China asks USA to amend ZTE business ban

Adjust Comment Print

The United States Department of Commerce recently banned China-based smartphone manufacturer ZTE from sourcing components from us -based suppliers.

Citing two sources with knowledge of the matter, Reuters reports that China has asked the United States to amend the seven-year ban that prevents US companies from doing business with ZTE. It has also underscored China's heavy reliance on semiconductor imports amid growing trade tensions with the United States.

ZTE is not officially part of the dispute over intellectual property that's fueling the US-China trade clash, but it "represents the same nexus of tech and national security issues", Eurasia Group director Evan Medeiros wrote in a research note last week.

The appeal came during trade talks in Beijing this week between senior officials from both countries aimed at heading off a trade war.

Cockroach stuck in woman's ear for 9 days
While it was shocking that much of the insect was inside for nine days, she didn't suffer any major damage or infection. She went to her physician for her regularly scheduled appointment and asked the doctor whether she could check her ear.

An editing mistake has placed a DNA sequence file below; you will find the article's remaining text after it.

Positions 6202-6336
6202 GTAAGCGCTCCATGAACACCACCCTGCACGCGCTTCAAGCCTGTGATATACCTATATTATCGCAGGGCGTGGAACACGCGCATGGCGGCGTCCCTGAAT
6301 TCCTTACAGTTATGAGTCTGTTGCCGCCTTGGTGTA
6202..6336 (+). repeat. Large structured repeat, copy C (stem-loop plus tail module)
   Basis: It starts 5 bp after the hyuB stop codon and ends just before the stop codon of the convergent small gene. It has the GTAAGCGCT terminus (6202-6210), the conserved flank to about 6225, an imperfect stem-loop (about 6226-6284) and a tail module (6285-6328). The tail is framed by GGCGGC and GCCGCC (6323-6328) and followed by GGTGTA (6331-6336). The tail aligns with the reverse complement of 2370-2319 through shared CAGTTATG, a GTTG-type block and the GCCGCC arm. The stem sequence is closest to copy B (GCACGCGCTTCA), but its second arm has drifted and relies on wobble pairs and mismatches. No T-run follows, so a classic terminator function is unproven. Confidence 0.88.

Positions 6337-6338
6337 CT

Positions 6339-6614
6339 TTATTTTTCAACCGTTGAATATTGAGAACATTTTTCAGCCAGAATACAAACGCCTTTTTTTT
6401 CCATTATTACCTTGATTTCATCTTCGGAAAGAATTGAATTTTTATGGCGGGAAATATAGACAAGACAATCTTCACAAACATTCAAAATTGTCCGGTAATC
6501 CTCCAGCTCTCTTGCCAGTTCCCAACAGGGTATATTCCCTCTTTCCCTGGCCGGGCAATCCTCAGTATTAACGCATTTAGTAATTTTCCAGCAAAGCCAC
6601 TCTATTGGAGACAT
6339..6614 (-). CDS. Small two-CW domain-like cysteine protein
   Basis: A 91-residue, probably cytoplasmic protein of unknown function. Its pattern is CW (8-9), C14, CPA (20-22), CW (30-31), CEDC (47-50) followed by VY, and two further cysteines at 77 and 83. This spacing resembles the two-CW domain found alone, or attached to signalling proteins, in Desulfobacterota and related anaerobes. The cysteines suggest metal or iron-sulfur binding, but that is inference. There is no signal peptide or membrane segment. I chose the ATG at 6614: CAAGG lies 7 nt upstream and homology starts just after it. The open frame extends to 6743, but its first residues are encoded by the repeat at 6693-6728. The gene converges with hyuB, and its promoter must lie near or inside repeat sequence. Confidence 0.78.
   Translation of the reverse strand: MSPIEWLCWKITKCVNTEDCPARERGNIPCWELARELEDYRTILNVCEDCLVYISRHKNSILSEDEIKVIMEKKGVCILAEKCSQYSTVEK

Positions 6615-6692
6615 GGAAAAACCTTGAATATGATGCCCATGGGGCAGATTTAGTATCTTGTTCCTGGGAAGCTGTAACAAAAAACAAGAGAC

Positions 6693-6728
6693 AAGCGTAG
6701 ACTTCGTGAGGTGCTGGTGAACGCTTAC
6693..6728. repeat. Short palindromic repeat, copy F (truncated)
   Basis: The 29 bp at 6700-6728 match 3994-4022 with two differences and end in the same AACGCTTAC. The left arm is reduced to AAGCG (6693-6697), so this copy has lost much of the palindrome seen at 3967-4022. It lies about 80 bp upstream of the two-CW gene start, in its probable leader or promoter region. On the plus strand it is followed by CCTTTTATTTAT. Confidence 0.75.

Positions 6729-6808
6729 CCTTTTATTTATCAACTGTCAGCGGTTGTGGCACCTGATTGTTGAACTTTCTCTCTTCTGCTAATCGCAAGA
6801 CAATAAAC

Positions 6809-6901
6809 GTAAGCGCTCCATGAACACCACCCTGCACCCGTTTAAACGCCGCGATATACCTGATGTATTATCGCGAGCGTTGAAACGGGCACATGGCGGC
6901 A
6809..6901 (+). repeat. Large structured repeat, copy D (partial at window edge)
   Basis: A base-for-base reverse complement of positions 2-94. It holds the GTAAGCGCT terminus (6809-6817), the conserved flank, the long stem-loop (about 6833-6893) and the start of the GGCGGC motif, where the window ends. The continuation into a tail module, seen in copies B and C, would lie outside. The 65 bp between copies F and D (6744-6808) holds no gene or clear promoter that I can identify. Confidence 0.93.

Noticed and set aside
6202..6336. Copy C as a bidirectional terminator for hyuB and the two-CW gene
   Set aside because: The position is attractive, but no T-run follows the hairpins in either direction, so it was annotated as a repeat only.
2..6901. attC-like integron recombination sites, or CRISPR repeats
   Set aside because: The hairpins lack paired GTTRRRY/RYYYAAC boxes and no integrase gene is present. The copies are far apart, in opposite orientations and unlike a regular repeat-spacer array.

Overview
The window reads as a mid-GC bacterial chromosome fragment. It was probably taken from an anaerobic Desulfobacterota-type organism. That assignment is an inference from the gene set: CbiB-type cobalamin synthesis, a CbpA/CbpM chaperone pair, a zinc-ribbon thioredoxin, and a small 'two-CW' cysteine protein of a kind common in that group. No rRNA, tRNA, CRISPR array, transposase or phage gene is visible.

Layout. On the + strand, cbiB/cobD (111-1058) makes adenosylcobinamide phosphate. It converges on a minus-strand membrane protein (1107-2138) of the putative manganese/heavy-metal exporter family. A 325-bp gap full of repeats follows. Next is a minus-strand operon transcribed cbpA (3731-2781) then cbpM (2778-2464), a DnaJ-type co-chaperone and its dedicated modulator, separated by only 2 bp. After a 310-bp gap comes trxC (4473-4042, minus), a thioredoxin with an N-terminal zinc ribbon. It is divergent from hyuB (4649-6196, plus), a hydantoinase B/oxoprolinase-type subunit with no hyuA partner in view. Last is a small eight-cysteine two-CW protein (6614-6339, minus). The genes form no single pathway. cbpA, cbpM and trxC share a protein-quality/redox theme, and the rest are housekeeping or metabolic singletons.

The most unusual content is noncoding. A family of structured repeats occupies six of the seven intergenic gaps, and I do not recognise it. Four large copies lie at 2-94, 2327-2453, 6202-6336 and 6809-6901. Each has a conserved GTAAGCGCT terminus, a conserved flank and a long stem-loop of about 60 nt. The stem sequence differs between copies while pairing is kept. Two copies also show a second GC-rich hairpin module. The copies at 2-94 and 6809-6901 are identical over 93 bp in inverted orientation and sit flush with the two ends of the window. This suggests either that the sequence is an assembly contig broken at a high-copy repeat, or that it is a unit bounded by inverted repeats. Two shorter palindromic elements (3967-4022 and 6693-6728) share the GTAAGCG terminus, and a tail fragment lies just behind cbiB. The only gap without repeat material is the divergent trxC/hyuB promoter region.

However, this decision threatens the survival of the Chinese company, which depends heavily on American technologies (CPUs and Android OS, for example) for building their ZTE smartphones.

The Chinese firm didn't give details of its request or say when it had been made, but it did say that it provided additional material at the BIS' request.

United States concerns over Chinese tech and national security are a recurring problem for ZTE and Huawei, another huge Chinese company that makes smartphones and telecommunications equipment.

ZTE Corp, the Chinese telecom equipment and smartphone maker, said on Sunday that it submitted an application to the US Commerce Department for suspension of a business ban on the company. In the meantime, the listing of ZTE shares on the Hong Kong and Shenzhen stock exchanges has been suspended since the United States decision.